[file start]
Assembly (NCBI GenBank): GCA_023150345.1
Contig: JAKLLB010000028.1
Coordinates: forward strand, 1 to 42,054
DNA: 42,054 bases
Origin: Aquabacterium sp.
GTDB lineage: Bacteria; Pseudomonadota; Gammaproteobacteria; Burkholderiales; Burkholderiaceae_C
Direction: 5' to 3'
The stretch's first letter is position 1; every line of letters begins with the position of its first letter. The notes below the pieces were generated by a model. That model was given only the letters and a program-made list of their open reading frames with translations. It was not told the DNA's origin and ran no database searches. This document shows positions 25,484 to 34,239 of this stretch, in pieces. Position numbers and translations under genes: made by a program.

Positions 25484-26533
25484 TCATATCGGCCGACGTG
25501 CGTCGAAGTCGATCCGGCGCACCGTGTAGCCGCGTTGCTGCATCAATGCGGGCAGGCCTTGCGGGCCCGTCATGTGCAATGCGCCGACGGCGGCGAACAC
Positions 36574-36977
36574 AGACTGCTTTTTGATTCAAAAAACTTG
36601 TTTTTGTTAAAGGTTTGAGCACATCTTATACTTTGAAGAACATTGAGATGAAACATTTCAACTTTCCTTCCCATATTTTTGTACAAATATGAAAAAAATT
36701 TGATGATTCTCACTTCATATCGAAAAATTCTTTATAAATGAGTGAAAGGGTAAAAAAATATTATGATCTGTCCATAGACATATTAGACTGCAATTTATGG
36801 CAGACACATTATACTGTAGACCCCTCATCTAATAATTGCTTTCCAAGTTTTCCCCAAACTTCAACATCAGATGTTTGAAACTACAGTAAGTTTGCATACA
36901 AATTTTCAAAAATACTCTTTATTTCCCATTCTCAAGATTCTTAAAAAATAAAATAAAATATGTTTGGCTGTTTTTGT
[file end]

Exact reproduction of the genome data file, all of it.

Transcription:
Assembly (NCBI GenBank): GCA_023150345.1
Contig: JAKLLB010000028.1
Coordinates: forward strand, 1 to 42,054
DNA: 42,054 bases
Origin: Aquabacterium sp.
GTDB lineage: Bacteria; Pseudomonadota; Gammaproteobacteria; Burkholderiales; Burkholderiaceae_C
Direction: 5' to 3'
The stretch's first letter is position 1; every line of letters begins with the position of its first letter. The notes below the pieces were generated by a model. That model was given only the letters and a program-made list of their open reading frames with translations. It was not told the DNA's origin and ran no database searches. This document shows positions 25,484 to 34,239 of this stretch, in pieces. Position numbers and translations under genes: made by a program.

Positions 25484-26533
25484 TCATATCGGCCGACGTG
25501 CGTCGAAGTCGATCCGGCGCACCGTGTAGCCGCGTTGCTGCATCAATGCGGGCAGGCCTTGCGGGCCCGTCATGTGCAATGCGCCGACGGCGGCGAACAC
Positions 36574-36977
36574 AGACTGCTTTTTGATTCAAAAAACTTG
36601 TTTTTGTTAAAGGTTTGAGCACATCTTATACTTTGAAGAACATTGAGATGAAACATTTCAACTTTCCTTCCCATATTTTTGTACAAATATGAAAAAAATT
36701 TGATGATTCTCACTTCATATCGAAAAATTCTTTATAAATGAGTGAAAGGGTAAAAAAATATTATGATCTGTCCATAGACATATTAGACTGCAATTTATGG
36801 CAGACACATTATACTGTAGACCCCTCATCTAATAATTGCTTTCCAAGTTTTCCCCAAACTTCAACATCAGATGTTTGAAACTACAGTAAGTTTGCATACA
36901 AATTTTCAAAAATACTCTTTATTTCCCATTCTCAAGATTCTTAAAAAATAAAATAAAATATGTTTGGCTGTTTTTGT